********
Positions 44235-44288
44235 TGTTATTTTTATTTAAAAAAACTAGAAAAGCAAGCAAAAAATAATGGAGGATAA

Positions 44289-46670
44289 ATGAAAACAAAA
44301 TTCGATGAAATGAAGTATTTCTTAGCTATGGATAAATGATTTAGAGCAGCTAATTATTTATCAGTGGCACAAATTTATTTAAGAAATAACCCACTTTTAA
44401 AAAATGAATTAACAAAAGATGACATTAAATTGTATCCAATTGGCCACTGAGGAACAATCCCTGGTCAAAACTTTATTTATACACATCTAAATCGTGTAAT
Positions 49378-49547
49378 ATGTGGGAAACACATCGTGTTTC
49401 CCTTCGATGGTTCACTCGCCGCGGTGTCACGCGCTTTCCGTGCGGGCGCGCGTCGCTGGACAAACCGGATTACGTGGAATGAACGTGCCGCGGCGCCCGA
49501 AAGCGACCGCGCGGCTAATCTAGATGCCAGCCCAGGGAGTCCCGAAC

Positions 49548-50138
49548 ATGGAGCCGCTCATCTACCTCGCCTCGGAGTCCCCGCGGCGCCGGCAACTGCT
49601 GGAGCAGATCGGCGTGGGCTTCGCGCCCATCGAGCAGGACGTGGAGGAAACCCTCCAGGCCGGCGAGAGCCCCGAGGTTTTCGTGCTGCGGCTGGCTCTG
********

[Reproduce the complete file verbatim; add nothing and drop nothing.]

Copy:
Positions 44235-44288
44235 TGTTATTTTTATTTAAAAAAACTAGAAAAGCAAGCAAAAAATAATGGAGGATAA

Positions 44289-46670
44289 ATGAAAACAAAA
44301 TTCGATGAAATGAAGTATTTCTTAGCTATGGATAAATGATTTAGAGCAGCTAATTATTTATCAGTGGCACAAATTTATTTAAGAAATAACCCACTTTTAA
44401 AAAATGAATTAACAAAAGATGACATTAAATTGTATCCAATTGGCCACTGAGGAACAATCCCTGGTCAAAACTTTATTTATACACATCTAAATCGTGTAAT
Positions 49378-49547
49378 ATGTGGGAAACACATCGTGTTTC
49401 CCTTCGATGGTTCACTCGCCGCGGTGTCACGCGCTTTCCGTGCGGGCGCGCGTCGCTGGACAAACCGGATTACGTGGAATGAACGTGCCGCGGCGCCCGA
49501 AAGCGACCGCGCGGCTAATCTAGATGCCAGCCCAGGGAGTCCCGAAC

Positions 49548-50138
49548 ATGGAGCCGCTCATCTACCTCGCCTCGGAGTCCCCGCGGCGCCGGCAACTGCT
49601 GGAGCAGATCGGCGTGGGCTTCGCGCCCATCGAGCAGGACGTGGAGGAAACCCTCCAGGCCGGCGAGAGCCCCGAGGTTTTCGTGCTGCGGCTGGCTCTG